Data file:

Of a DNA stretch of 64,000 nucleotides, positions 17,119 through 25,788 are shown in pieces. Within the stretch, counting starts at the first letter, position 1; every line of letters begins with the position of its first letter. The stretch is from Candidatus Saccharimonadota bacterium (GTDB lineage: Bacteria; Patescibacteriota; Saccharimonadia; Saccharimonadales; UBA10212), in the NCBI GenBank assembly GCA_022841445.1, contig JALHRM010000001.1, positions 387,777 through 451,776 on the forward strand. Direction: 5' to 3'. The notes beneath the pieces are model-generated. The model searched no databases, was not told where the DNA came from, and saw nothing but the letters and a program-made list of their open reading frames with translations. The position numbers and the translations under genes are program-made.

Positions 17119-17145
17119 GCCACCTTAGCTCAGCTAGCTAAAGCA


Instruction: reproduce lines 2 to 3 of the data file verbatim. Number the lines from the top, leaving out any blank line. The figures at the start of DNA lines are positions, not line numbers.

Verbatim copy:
Positions 17119-17145
17119 GCCACCTTAGCTCAGCTAGCTAAAGCA